The Maze

Photo copy right: Victor and Sarah Potter.

Photo copy right: Victor and Sarah Potter.

How come everywhere was abandoned, surely someone must have stayed behind. He would be amazed if everyone had disappeared. Yet it seemed universal, every building he visited seemed like this one, instantly abandoned. Lights left on, why even on some occasions, he had found watering cans filled ready to water plants.

He knew that when he left home in his attempt to climb three Munros without stopping, there had been concern about North Korea’s intentions, but surely they could not have the ultimate weapon. The newspapers said that only the USA had managed to build one. Confused: Jim decidedly was.


Monroes is a term used to denote mountains over three thousand feet high in Scotland.

Bagging Munros is now a popular past time. But be aware attempting to bag to many at one go, can be a reason for delirium. Even if that state is only one of wild excitement, should you succeed in your attempt.

Within this prompt I saw the spiders web, it looked like a maze to me. So I decided to use the word ‘maze’ and see what came forth. The term ‘maze’ in old English is thought to have been used to describe delirium.



This Post Has 60 Comments

  1. neilmacdon

    A lovely atmospheric piece, full of mystery and sadness

    1. Michael Humphris

      Thank you Neil, The prompt this week has lots of scope for interesting stories , I am looking forward to reading all the resulting writing tonight.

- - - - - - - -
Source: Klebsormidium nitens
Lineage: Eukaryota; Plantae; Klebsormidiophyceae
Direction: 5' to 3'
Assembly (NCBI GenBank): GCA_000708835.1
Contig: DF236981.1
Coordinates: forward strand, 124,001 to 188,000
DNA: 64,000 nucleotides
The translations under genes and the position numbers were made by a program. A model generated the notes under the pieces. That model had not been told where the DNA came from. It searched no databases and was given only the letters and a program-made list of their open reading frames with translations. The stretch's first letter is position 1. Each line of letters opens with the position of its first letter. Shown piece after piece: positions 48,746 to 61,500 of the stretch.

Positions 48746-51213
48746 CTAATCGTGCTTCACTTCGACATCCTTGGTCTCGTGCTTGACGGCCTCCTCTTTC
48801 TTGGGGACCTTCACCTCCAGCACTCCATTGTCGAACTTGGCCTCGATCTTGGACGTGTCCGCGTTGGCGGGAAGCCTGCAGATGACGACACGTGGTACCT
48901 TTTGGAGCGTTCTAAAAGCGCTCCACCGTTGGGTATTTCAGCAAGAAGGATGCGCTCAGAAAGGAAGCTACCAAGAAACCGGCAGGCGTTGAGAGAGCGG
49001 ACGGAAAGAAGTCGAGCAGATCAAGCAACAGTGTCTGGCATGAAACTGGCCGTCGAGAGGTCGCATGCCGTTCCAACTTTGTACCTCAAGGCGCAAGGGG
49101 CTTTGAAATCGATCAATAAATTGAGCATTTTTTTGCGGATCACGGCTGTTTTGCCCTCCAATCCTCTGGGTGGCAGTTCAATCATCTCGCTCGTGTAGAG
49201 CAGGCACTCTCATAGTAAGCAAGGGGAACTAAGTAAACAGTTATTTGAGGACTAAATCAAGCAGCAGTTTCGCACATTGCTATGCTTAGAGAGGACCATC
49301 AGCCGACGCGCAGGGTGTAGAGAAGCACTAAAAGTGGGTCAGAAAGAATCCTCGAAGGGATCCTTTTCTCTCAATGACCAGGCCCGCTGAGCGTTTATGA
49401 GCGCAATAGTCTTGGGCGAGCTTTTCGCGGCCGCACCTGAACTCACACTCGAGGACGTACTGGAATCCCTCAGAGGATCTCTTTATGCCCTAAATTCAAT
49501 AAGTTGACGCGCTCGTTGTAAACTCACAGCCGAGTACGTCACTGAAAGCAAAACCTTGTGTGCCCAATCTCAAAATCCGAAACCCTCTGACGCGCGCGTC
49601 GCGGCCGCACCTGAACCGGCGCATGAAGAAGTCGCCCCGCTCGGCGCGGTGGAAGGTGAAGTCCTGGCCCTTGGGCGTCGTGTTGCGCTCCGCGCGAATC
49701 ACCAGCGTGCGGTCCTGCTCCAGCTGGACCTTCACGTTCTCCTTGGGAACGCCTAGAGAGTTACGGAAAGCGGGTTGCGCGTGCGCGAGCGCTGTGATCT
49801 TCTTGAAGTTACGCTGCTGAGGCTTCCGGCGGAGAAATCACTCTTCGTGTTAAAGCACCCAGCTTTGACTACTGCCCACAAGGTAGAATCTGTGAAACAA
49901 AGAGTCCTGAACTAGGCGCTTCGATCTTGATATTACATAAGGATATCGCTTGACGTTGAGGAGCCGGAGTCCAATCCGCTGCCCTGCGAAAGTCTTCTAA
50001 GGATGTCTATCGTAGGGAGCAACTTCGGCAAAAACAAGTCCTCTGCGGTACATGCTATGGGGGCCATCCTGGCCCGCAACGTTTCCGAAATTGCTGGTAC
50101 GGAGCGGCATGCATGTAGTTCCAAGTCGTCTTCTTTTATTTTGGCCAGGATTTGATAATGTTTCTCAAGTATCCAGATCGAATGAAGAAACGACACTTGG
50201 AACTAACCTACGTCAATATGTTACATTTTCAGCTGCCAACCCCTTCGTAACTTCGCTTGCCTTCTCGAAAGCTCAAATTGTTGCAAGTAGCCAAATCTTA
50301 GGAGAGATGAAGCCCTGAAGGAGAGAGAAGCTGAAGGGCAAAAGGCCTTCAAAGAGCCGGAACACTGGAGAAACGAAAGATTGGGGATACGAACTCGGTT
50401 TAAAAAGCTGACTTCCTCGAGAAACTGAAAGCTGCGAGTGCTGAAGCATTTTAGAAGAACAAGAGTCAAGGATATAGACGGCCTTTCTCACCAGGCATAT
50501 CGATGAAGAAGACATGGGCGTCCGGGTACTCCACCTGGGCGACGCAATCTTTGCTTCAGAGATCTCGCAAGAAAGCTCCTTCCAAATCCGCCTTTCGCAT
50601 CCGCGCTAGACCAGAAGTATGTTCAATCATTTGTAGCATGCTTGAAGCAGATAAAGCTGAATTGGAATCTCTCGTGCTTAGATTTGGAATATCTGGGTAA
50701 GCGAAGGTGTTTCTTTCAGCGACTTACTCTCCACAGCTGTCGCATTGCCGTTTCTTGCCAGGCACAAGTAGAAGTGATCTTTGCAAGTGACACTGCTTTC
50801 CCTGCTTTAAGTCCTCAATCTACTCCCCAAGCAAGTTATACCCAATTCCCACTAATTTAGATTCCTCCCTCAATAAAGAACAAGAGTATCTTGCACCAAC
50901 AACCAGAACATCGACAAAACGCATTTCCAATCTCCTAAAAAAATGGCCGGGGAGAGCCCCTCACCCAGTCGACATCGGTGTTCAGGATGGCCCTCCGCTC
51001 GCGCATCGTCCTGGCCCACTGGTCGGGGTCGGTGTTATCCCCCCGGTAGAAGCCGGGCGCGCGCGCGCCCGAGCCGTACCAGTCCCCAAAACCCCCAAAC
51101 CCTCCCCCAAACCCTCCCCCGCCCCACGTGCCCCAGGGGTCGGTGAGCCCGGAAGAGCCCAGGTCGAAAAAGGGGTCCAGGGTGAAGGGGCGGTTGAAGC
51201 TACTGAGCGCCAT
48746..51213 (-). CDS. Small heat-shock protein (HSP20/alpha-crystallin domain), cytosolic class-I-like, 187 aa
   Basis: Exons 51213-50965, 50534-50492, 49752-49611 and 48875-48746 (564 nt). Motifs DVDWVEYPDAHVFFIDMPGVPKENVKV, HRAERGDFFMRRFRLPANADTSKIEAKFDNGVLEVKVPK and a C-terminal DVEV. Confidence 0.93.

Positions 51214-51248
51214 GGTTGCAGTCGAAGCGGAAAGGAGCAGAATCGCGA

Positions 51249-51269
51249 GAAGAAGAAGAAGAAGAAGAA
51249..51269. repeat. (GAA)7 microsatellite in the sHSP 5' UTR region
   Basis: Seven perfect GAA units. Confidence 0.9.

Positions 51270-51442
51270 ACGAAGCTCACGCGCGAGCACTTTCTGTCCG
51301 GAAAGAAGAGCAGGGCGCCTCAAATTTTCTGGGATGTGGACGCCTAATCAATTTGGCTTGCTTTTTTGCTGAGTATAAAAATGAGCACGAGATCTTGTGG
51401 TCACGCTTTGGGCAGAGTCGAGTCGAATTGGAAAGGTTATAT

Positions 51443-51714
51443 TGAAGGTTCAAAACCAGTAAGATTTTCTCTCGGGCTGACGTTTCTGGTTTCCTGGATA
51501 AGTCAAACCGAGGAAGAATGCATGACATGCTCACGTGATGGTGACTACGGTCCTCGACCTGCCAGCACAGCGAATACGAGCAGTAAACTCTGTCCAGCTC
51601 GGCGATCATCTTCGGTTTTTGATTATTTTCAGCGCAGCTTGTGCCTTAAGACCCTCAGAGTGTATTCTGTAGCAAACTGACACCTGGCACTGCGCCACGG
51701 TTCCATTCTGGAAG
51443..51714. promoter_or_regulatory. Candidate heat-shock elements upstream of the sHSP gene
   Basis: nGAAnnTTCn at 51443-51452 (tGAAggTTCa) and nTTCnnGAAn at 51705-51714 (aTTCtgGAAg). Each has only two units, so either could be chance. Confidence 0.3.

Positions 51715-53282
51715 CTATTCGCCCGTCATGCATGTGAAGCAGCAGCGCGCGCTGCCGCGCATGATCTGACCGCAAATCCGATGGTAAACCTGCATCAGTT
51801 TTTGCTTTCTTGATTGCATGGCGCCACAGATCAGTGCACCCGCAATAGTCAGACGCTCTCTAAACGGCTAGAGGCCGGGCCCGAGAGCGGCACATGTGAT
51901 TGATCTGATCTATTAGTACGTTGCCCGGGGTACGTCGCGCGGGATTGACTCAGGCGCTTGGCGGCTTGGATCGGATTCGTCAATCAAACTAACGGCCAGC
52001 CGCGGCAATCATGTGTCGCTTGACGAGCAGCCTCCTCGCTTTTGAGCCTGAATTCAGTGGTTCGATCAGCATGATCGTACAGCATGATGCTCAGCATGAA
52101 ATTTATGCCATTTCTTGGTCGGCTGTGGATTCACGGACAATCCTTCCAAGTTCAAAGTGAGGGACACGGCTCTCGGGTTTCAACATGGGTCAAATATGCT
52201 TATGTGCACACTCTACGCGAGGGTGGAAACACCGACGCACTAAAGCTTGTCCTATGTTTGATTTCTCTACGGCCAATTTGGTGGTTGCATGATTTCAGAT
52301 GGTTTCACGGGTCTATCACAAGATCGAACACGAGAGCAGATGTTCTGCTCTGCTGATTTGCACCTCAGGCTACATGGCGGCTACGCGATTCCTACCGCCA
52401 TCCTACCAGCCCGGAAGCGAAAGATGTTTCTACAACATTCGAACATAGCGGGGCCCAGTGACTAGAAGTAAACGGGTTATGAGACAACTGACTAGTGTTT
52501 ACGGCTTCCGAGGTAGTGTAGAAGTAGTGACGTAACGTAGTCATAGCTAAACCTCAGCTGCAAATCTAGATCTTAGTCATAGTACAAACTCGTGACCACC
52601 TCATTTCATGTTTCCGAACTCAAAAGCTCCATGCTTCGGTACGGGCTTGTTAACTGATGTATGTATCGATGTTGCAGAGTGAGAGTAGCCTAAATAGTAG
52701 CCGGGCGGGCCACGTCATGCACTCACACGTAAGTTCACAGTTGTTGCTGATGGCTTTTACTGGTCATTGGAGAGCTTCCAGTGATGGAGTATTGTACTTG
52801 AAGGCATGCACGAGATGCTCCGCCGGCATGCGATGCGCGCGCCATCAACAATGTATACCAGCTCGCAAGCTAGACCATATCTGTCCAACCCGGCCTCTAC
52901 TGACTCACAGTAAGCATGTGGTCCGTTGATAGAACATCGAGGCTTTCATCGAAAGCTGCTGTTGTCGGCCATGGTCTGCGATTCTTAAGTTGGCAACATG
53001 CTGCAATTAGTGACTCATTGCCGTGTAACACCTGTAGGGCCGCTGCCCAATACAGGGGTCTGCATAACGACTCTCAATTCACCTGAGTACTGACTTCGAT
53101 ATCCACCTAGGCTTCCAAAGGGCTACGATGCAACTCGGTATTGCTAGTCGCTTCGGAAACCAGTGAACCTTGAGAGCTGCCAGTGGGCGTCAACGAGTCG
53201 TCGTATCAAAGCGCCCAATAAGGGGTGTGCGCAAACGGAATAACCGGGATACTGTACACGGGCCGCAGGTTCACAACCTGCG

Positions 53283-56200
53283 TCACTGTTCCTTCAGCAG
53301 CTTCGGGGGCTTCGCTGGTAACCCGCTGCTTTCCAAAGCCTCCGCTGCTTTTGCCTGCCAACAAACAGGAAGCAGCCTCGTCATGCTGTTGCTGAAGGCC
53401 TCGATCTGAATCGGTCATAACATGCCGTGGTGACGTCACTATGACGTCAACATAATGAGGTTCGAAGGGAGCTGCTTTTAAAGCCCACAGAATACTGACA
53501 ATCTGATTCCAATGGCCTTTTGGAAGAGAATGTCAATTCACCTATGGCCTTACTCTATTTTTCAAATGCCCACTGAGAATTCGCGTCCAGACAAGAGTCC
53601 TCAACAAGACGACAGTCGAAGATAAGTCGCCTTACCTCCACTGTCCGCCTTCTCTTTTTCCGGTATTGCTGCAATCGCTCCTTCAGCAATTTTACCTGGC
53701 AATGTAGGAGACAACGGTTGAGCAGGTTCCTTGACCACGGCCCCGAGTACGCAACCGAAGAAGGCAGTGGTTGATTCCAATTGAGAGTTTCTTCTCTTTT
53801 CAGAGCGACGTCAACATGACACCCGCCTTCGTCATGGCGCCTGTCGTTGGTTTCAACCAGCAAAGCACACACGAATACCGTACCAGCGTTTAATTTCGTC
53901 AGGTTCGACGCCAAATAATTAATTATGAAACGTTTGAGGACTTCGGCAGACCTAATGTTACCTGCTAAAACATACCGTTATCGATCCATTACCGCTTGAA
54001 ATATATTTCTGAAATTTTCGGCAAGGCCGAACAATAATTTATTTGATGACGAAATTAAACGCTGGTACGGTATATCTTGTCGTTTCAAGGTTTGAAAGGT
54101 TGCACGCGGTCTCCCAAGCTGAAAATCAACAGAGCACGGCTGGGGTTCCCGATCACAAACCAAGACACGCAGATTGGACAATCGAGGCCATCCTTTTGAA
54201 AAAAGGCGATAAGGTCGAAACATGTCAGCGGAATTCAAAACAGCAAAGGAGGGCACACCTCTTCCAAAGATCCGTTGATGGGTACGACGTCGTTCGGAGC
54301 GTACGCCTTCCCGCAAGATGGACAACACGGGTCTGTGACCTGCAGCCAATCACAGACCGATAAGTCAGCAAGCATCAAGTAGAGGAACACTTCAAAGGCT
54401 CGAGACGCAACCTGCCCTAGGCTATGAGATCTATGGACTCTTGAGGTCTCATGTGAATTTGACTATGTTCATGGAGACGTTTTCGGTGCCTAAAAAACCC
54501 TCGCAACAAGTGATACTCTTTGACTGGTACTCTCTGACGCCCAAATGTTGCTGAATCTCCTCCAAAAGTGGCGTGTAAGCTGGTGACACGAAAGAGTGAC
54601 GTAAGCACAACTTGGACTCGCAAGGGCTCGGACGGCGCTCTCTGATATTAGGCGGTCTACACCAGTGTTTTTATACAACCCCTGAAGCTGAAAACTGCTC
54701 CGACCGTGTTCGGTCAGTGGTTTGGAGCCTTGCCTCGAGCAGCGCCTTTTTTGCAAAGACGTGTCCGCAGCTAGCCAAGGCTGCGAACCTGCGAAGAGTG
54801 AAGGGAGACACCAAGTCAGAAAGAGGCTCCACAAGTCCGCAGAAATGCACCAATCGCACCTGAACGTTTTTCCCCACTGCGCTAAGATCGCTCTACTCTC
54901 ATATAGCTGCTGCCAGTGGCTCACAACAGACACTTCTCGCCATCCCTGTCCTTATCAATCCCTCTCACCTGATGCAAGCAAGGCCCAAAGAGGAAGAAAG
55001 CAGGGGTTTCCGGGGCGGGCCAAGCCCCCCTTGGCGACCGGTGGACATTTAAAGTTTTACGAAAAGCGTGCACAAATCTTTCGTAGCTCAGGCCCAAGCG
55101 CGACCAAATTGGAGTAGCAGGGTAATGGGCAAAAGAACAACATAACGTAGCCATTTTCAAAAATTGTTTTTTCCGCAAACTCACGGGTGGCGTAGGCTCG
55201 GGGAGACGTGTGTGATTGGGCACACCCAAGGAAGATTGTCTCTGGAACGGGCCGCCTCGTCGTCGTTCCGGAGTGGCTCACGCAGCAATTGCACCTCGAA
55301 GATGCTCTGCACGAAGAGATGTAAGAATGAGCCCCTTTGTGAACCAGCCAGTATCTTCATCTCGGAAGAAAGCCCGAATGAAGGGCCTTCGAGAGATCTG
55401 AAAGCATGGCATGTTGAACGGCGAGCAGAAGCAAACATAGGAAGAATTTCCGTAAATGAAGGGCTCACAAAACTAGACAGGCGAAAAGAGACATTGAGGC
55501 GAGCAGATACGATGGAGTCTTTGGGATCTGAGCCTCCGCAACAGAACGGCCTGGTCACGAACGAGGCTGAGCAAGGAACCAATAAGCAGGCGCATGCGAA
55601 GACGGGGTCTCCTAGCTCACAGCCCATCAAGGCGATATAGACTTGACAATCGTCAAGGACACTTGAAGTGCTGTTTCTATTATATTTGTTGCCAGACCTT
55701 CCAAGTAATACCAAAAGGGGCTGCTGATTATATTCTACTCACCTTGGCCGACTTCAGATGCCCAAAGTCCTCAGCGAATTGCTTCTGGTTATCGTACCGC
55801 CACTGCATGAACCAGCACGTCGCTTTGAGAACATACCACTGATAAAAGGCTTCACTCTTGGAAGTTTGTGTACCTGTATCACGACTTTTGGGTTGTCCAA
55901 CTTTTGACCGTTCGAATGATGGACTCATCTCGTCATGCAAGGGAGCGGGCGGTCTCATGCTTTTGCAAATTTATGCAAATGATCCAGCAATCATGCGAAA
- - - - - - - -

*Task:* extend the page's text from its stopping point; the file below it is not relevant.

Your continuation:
2. Sandra

    I hope it’s not a feverish delirium. Wouldn’t put money on it, though. Nicely done.

    1. Michael Humphris

      Thank you Sandra. If I attempted to climb three Munros on the trot, I would need a lot of whisky to bring me round . If indeed it was possible to bring me round!

  3. Iain Kelly

    Being up a Munro might be the best place to be to escape the madness of the world around us!

    1. Michael Humphris

      That’s true but often the wind and snow will drive one back down to the madness.

  4. rochellewisoff

    Dear Michael,

    Three Monroes? Not I. Not even one. I liked that you saw a maze, rather than a web. That’s what I mean when I say it’s what you see and not what you’re looking at. Nicely done.



    1. Michael Humphris

      This week’s prompt offers many stories. I feel that I have learnt so much attempting to write flash fiction. Thank you for all the hard work you put into Friday Fictioneers.

  5. yarnspinnerr

    Loved the background note that made this so lucid.

    1. Michael Humphris